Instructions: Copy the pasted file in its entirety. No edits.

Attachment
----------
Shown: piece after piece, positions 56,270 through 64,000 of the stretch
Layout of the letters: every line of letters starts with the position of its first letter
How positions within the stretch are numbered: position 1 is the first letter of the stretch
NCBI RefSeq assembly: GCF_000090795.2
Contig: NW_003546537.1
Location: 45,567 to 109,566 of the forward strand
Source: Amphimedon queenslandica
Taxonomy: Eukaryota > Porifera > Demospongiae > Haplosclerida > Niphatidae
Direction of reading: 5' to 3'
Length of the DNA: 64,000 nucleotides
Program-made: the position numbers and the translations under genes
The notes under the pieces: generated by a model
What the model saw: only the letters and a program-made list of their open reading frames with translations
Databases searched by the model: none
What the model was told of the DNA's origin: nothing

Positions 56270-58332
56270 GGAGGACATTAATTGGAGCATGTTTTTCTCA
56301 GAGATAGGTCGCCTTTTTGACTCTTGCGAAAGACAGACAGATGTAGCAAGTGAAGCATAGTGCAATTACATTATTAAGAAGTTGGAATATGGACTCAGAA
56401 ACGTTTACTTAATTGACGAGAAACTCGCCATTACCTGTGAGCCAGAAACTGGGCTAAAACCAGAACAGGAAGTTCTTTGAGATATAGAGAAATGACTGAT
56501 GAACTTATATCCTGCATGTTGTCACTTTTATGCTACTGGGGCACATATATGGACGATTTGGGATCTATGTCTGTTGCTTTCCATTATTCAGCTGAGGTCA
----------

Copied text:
Shown: piece after piece, positions 56,270 through 64,000 of the stretch
Layout of the letters: every line of letters starts with the position of its first letter
How positions within the stretch are numbered: position 1 is the first letter of the stretch
NCBI RefSeq assembly: GCF_000090795.2
Contig: NW_003546537.1
Location: 45,567 to 109,566 of the forward strand
Source: Amphimedon queenslandica
Taxonomy: Eukaryota > Porifera > Demospongiae > Haplosclerida > Niphatidae
Direction of reading: 5' to 3'
Length of the DNA: 64,000 nucleotides
Program-made: the position numbers and the translations under genes
The notes under the pieces: generated by a model
What the model saw: only the letters and a program-made list of their open reading frames with translations
Databases searched by the model: none
What the model was told of the DNA's origin: nothing

Positions 56270-58332
56270 GGAGGACATTAATTGGAGCATGTTTTTCTCA
56301 GAGATAGGTCGCCTTTTTGACTCTTGCGAAAGACAGACAGATGTAGCAAGTGAAGCATAGTGCAATTACATTATTAAGAAGTTGGAATATGGACTCAGAA
56401 ACGTTTACTTAATTGACGAGAAACTCGCCATTACCTGTGAGCCAGAAACTGGGCTAAAACCAGAACAGGAAGTTCTTTGAGATATAGAGAAATGACTGAT
56501 GAACTTATATCCTGCATGTTGTCACTTTTATGCTACTGGGGCACATATATGGACGATTTGGGATCTATGTCTGTTGCTTTCCATTATTCAGCTGAGGTCA